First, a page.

These problems are very real and should be taken seriously. However, all of them could also be addressed by reforming the root of the problem – council tax itself. As Dukes Bailiffs admitted in their submission to the committee, council tax is regressive. Households are not taxed based on their ability to pay, but on the 1991 value of their home and on the area in which they live. This means that local authorities need to impose tax levels on their residents to cover important services, such as adult social care, regardless of the wealth within those communities. For this reason, an £8m townhouse in Westminster ends up paying less council tax each year than a £150,000 home in my constituency of Easington in County Durham. Inevitably, this results in many struggling to pay their bills. This is part of the reason why council tax arrears grew by 51% (more than £1.2bn) between April 2013 and March 2020 in England alone.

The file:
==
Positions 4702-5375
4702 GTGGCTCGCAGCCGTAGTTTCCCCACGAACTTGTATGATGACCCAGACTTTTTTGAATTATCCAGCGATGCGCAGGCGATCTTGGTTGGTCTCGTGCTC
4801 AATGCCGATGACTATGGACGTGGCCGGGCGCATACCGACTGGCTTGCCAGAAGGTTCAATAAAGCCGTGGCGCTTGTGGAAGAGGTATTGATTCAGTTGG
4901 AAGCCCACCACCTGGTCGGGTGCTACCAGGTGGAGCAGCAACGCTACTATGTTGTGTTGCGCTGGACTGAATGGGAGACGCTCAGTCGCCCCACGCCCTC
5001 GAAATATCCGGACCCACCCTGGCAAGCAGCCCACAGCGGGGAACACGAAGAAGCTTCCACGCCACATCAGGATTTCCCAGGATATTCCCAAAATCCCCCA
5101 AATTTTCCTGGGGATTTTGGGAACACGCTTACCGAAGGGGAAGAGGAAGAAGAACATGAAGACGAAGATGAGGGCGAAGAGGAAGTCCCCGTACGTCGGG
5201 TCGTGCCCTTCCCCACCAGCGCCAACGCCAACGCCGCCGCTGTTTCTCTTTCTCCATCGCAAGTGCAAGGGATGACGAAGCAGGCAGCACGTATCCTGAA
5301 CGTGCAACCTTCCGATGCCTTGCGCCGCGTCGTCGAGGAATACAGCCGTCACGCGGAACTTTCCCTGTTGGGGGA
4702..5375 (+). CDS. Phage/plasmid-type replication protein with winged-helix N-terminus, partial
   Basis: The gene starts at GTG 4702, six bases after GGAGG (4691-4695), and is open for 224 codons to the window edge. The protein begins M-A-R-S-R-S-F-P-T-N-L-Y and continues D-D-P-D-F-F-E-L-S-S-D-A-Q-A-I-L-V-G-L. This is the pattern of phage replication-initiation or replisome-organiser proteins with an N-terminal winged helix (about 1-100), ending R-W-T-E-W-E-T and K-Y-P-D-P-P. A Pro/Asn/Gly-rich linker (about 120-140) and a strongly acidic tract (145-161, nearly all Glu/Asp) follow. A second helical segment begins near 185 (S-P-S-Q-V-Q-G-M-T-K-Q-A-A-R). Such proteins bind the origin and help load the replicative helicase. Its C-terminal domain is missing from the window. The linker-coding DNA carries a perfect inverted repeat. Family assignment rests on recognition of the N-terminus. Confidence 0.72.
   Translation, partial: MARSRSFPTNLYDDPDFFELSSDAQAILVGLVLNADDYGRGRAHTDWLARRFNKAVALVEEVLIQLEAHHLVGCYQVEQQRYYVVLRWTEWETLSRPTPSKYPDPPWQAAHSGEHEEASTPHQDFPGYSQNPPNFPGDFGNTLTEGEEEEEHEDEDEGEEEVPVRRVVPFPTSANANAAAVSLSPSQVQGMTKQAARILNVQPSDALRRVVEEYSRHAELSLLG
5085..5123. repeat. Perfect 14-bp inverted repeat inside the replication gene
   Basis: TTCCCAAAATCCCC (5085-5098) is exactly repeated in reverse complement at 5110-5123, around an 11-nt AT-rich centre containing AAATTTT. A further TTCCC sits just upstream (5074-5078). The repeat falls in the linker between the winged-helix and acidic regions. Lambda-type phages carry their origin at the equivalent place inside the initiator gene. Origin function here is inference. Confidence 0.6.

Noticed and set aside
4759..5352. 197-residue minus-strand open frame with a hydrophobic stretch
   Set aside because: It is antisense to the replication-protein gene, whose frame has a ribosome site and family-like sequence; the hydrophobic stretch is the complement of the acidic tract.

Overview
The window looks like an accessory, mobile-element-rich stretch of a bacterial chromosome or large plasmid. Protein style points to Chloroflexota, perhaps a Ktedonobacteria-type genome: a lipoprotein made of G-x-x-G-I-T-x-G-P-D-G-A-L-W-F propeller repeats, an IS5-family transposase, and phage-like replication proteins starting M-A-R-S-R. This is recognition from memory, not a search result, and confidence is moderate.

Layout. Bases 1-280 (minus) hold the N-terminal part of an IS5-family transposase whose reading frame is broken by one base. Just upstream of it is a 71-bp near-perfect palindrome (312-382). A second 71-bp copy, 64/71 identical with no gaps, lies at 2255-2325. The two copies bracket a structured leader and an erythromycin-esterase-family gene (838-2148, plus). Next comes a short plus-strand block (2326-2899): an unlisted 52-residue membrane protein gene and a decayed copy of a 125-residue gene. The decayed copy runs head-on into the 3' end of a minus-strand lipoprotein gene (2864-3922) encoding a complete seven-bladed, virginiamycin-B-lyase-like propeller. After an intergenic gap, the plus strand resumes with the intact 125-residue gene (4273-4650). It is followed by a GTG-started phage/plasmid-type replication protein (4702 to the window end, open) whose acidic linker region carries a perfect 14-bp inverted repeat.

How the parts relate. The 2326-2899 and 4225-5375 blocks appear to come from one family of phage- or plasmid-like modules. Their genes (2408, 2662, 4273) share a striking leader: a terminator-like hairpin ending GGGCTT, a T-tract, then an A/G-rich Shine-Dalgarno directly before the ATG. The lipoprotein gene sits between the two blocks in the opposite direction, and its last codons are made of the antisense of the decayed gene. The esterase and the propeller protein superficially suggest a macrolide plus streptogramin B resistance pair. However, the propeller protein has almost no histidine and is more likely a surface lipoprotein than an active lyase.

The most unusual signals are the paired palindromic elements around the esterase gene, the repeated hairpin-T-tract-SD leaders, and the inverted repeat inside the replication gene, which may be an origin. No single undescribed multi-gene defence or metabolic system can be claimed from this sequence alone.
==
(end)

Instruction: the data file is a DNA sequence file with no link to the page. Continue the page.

Maintaining this heinous system is particularly frustrating given that solutions are being offered that are fully costed, hold bipartisan support and would provide massive relief for the vast majority of individuals across the country. One such policy that meets these requirements is the proportional property tax designed by Fairer Share. Rather than relying on local discretion based on outdated property values, this would tax all households a flat 0.48% rate on up-to-date values. 77% of households across the country would enjoy an average annual tax cut of £556.

However, it is particularly beneficial for those suffering most. Research by Landman Economics found that the vast majority of the least well-off in every region of England would benefit from this reform. Consequently, they estimate that this reform alone would immediately lower poverty by 0.8% across the United Kingdom.